21 October 2005
United States Gives Laos $3 Million To Combat Bird Flu
Funds aimed at boosting efforts in preventing spread to poultry, humans
The United States is providing $3.4 million in assistance to support Laos in the effort to stop avian influenza and to improve pandemic preparedness.
The funds will be devoted to a variety of activities aimed at containing the disease among poultry and preventing its spread among humans, according to a press release from the U.S. Embassy in Vientiane, Laos.
The United States will help support Laos in developing influenza control plans, improving viral analysis capabilities, purchasing laboratory equipment and developing local disease-surveillance systems.
U.S. Secretary of Health and Human Services Michael Leavitt announced the aid package while leading a U.S. delegation on a tour of the region in mid-October. (See related article.)
The United States also entered into an agreement to assist Cambodia by pledging $1.85 million in aid to help the Cambodian Ministry of Health bolster the public-health sector and prepare for a potential outbreak of bird flu.
Cambodia is one of four nations where a dangerous and aggressive avian flu virus – H5N1 – has crossed the species barrier from birds to humans. Four cases of respiratory infection in that country have ended in four deaths attributed to H5N1.
For more information on United States and international efforts to combat the outbreak, see Bird Flu (Avian Influenza).
The text of a U.S. Embassy press release follows:
United States Embassy
U.S. Assistance to Laos
October 13, 2005
The U.S. Government will provide an additional $3.408 million in emergency supplemental assistance to support avian influenza control and pandemic influenza preparedness and planning in the Lao People's Democratic Republic, including $ 1.858 million from the U.S. Department of Health and Human Services (HHS), $100,000 from U.S. Department of Agriculture (USDA), and $1.45 million from U.S. Agency for International Development (USAID).
The U.S. Department of Health and Human Services, through its Centers for Disease Control (CDC), will work with the Ministry of Health to strengthen Lao influenza pandemic preparedness. CDC will provide technical assistance (training, supplies and equipment) to strengthen human H5N1 infection prevention and surveillance, including laboratory diagnostic capacity, case management, enhanced rapid response capability, and public information and health education.
• $300,000 will be spent to provide an influenza coordinator in Laos, who will be responsible for the coordination and facilitation of public health improvements and activities. The coordinator will select the most appropriate routes and organizations to receive funding to accomplish the mission in Laos.
• Laos will receive $100,000 to develop both short-term and long-term influenza prevention and control plans. These plans will include an assessment of current national capabilities and responses to an influenza pandemic, as well as activities critical to a comprehensive response to an outbreak or pandemic.
• The technical knowledge and equipment to properly identify and analyze viruses will be provided to Laos. $100,000 will be used to provide laboratory staff training in basic virology laboratory skills and in the methods for screening for influenza viruses. $225,000 will be used for BSL-2 laboratory training and $400,000 for BSL-2 equipment. The goal is to provide the laboratory capacity necessary for Laos to safely and accurately identify avian influenza separately from other strains.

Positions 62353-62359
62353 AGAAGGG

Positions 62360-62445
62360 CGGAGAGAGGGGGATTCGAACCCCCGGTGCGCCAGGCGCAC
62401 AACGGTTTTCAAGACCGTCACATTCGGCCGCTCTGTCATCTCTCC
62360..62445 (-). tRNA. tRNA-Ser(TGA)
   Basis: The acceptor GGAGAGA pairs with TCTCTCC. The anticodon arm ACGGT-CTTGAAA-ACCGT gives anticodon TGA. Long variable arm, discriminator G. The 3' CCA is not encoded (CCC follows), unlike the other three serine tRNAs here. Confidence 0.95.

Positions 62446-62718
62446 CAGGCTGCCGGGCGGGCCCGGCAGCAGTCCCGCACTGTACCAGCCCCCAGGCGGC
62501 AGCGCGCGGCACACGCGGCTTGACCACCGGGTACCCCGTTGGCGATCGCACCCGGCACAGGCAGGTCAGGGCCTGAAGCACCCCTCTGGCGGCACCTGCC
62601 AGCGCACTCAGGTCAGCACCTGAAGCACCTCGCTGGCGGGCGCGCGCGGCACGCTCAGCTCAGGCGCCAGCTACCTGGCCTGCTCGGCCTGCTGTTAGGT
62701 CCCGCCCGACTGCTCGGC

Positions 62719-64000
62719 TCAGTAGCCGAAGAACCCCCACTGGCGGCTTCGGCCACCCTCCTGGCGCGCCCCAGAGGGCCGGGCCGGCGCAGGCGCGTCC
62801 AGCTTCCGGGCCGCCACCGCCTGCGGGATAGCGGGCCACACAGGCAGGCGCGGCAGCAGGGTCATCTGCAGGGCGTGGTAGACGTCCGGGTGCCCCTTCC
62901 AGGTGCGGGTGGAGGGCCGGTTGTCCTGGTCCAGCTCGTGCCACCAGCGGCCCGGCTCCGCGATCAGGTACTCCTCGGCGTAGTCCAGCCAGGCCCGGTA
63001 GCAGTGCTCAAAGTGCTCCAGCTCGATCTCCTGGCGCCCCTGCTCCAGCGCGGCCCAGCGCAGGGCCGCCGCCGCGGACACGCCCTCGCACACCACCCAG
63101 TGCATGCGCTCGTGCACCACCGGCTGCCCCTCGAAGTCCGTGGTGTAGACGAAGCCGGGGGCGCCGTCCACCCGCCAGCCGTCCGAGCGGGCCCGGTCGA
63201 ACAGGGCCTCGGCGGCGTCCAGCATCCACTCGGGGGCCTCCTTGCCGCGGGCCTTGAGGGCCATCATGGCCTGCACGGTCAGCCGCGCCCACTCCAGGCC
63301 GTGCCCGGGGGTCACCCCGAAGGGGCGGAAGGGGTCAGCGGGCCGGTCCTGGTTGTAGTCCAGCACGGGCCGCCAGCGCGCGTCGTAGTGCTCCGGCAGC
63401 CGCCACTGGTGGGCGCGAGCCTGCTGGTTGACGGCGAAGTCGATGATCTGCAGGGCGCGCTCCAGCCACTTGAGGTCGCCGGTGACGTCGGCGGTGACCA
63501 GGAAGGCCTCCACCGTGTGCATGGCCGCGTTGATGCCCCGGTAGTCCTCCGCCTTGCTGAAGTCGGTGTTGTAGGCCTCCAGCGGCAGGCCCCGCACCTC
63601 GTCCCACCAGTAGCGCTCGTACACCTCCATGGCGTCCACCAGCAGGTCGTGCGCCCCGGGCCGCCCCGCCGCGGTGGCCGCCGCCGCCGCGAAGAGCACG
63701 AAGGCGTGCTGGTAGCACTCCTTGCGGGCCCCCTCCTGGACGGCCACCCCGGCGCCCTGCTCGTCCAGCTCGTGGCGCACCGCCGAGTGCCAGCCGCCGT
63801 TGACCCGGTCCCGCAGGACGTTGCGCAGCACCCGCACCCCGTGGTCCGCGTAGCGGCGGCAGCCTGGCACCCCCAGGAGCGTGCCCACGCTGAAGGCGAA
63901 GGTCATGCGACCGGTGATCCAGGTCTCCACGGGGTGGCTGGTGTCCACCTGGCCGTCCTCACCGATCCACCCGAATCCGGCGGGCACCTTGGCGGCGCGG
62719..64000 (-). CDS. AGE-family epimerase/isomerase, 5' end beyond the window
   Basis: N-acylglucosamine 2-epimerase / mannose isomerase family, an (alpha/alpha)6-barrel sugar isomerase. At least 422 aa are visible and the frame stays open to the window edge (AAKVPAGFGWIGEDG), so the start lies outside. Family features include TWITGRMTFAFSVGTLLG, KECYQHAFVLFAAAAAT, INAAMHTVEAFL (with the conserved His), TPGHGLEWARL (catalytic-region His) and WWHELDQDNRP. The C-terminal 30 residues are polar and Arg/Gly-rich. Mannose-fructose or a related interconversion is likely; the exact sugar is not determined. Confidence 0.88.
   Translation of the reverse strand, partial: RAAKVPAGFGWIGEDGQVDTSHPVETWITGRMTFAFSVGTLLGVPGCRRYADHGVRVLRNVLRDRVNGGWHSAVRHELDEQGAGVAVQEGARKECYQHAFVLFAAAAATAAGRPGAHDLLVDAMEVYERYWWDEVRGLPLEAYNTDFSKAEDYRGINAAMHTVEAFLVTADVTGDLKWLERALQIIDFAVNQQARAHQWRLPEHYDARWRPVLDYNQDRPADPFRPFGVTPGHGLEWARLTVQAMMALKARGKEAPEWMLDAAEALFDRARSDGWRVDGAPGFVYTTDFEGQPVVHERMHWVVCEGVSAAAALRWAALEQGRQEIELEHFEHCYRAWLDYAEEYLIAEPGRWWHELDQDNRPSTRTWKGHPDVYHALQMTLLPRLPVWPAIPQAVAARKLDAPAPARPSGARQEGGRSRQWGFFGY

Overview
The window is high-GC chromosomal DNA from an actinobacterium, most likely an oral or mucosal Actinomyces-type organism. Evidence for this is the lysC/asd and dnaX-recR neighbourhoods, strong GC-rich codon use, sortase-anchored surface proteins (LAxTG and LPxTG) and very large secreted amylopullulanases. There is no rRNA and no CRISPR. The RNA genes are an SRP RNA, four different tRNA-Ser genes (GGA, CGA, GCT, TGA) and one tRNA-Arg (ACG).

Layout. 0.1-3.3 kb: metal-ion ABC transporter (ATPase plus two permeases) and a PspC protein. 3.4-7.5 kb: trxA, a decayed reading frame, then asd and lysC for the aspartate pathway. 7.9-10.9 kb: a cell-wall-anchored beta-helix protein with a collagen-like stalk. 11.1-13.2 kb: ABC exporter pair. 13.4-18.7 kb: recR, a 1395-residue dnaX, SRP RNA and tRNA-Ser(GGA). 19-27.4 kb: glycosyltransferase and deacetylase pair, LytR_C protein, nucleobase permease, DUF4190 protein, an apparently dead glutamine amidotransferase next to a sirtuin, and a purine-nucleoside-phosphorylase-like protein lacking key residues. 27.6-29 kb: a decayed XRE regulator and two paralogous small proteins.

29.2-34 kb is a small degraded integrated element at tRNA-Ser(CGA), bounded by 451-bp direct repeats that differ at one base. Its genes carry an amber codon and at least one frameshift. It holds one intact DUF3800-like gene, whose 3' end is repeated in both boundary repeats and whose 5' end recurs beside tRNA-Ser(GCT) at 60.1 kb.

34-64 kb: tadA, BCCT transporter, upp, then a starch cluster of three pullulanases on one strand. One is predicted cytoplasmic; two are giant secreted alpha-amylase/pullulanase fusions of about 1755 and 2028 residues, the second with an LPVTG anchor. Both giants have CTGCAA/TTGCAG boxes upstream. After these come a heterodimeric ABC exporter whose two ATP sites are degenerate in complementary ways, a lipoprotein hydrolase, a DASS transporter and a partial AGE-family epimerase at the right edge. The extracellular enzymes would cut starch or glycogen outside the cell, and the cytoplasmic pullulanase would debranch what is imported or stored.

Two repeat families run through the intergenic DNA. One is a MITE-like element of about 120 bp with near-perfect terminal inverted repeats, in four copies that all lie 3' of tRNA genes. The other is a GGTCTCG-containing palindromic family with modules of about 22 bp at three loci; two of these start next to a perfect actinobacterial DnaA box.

• $100,000 will be used to develop village-based surveillance systems consisting of national networks of public health field staff and other allied personnel to detect and investigate suspect cases of avian influenza in humans.
• $150,000 will be used to assist and train in-country epidemiologists in Laos. Side-by-side assistance will be offered to help refine methods and capacity for surveillance and outbreak investigations of human cases.
• Laos will receive $250,000 to develop community- and hospital-based prevention, health promotion and health education activities. These activities will be used to increase public awareness about health risks associated with avian influenza, and to provide advice concerning prevention measures.
• $133,000 will be used to develop and train in-country rapid-response teams in Laos. The plan is to develop, train, and equip up to 100 four to five man teams to undertake emergency field studies, to dispense proper antiviral medications and to institute emergency control measures in the event of an outbreak. $100,000 will be dedicated to the creation of a national stockpile of essential materials and medicines used by these rapid-response teams.
USAID will work with affected ministries through the U.N. Food and Agriculture Organization (FAO), World Health Organization (WHO) and private sector partners to enhance national preparedness and planning, improve animal surveillance and laboratory diagnostics, and strengthen rapid response capacities. Funds will also support a national communications campaign to increase awareness among the general public and those most at risk, and work to increase the role of the business community in responding to avian influenza.
USDA will provide technical assistance and support to increase the involvement of private companies in avian influenza control, improve animal surveillance and diagnostics and identify incentives to minimize under-reporting.
(Distributed by the Bureau of International Information Programs, U.S. Department of State. Web site: http://usinfo.state.gov)
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